When Life Gives You Eggnog: Waffles and Ice Cream

Catch one on your tongue.
I don't know about your family, but my MiL makes the best eggnog I've ever had in my life. If you've never had truly awesome home made eggnog, and have only had the phlegmy store bought stuff, you 1) have my sympathies, and 2) may not understand my strong desire not to waste a drop of it. It really is a rich, creamy treat among the many treats available every Christmas.

As wonderful as her eggnog is, however, my MiL (in her ever-wonderous generosity), makes too much each year, and it's up to me to discover new ways to use the remainder of it before things go tragic. This year I'd decided to make eggnog waffles instead of eggnog pancakes, and to use just the middle of the waffle iron to give the waffles a spiffy snowflake pattern. Having had two cups of delicious eggnog remaining after making a batch of waffles, I decided that eggnog ice cream was the way to go. Here's how to make them both:

First, Eggnog Waffles (standard waffle recipe, and my tweaks are italicized):


2 eggs
2 cups all-purpose flour
1 3/4 cups prepared eggnog
1/2 cup vegetable oil
1 tablespoon white sugar
4 teaspoons baking powder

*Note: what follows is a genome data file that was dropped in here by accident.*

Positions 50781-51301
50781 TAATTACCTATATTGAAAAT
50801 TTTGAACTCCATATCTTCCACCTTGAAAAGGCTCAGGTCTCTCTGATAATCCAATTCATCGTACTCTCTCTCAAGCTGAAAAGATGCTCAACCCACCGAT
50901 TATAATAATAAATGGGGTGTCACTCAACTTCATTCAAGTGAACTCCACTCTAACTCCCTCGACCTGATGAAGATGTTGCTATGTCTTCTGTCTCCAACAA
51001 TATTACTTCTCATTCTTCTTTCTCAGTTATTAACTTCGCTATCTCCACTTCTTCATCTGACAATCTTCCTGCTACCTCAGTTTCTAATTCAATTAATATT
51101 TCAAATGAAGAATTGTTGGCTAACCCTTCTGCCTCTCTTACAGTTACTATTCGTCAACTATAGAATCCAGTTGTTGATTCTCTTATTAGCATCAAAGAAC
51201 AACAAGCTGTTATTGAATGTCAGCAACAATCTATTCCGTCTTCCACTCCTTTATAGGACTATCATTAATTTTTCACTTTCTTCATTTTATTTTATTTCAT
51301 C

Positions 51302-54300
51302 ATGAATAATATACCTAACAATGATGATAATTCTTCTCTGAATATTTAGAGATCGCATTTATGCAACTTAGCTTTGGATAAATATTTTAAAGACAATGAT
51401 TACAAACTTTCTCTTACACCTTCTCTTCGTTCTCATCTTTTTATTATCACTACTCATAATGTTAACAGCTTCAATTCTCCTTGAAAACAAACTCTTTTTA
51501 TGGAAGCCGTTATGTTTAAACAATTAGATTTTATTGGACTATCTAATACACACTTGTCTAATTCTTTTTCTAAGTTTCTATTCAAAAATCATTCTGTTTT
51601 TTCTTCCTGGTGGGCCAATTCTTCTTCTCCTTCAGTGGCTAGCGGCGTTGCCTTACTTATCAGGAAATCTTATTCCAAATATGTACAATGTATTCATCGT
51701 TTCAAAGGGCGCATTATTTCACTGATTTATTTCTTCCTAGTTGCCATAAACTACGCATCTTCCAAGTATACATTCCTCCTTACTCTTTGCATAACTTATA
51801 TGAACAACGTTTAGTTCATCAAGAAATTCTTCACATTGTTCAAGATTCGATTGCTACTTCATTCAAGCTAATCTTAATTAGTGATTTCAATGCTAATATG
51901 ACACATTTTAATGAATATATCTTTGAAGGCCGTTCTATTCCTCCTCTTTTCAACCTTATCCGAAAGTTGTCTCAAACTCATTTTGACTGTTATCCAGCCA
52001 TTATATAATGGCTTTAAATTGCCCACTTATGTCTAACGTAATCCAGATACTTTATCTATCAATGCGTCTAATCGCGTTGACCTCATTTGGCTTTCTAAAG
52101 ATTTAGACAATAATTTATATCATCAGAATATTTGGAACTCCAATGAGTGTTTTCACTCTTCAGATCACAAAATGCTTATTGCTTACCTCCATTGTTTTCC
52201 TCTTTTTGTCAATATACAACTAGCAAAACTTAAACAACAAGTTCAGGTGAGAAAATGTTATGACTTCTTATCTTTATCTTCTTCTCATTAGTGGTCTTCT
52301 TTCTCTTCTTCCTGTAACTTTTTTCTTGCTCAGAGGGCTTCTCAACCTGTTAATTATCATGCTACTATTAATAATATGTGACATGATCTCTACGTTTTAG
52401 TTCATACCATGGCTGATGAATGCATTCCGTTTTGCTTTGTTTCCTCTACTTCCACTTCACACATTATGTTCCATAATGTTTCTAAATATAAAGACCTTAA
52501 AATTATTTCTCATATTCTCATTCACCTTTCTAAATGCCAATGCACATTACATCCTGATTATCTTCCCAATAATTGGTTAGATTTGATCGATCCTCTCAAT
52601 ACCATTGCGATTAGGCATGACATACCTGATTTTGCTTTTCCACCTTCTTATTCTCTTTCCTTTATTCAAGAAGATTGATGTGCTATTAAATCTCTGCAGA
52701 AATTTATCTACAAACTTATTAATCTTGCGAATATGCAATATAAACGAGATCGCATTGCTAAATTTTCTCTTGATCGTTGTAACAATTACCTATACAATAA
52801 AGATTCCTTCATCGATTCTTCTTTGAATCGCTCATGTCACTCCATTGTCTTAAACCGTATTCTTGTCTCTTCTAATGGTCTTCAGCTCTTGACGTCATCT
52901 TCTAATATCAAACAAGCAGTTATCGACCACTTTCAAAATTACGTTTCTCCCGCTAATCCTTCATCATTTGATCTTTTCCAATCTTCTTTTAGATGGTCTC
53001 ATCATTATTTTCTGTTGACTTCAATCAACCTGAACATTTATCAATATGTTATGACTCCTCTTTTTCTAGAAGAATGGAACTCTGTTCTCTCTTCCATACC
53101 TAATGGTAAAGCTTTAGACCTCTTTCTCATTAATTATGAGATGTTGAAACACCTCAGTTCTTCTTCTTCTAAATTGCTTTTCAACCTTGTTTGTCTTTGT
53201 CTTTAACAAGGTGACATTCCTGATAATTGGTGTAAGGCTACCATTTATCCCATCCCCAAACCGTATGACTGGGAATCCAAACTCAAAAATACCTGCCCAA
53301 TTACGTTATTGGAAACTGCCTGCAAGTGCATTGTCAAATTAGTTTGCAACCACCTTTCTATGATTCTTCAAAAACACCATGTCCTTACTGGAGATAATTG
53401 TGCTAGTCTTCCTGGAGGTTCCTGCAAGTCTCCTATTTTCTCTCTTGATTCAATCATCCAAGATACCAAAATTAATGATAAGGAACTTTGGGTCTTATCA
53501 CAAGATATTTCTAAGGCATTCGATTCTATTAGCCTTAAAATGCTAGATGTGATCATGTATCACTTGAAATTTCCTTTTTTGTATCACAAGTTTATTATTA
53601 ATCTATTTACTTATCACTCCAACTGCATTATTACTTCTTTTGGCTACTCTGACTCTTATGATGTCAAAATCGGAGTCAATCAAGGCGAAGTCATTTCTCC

1/4 teaspoon salt
1 tablespoon vanilla extract


1. Preheat waffle iron. Beat eggs in large bowl with hand beater until fluffy. Beat in flour, milk, vegetable oil, sugar, baking powder, salt and vanilla, just until smooth. Do this in thirds (one third liquid to one third flour/salt/sugar) at a time for easier mixing.

2. Spray preheated waffle iron with non-stick cooking spray (if required). Pour mix onto hot waffle iron. Cook until little steam is coming from the waffle iron and the waffles are golden brown. Serve hot or let cool and store in zip top bags in the fridge for a day or two or in the freezer to reheat in the oven or toaster.

Frozen eggnog? Sign me up!
Next, Eggnog Ice Cream (Emeril's recipe, formatted the same as above):


1 cup heavy cream
2 cups eggnog
3/4 cup sugar
3 teaspoons vanilla extract
Pinch salt
Good quality chocolate, for garnish**


Gently heat the eggnog in a saucepan to 160 degrees. Use a clip thermometer to keep track so that you can remove the pan from heat before the eggnog scalds. This will cook the raw egg in the eggnog*.  Let cool to room temperature.

Whisk all ingredients together until sugar dissolves. Pour into the bowl of an ice cream machine. Freeze according to the manufacturer's instructions. After the ice cream is made, transfer to an airtight container. Cover tightly and freeze until ready to serve.

There you have it. If you don't have any leftover eggnog this year, get ready for next year and make some for New Year's Eve!

*Since, unlike the waffles, you're not cooking the ice cream. Let's be careful out there.

** You could also do as I've done and take the debris from a gifted-and-devoured box of See's Candies' Victoria Toffee and sprinkle it over the top. I recommend it.


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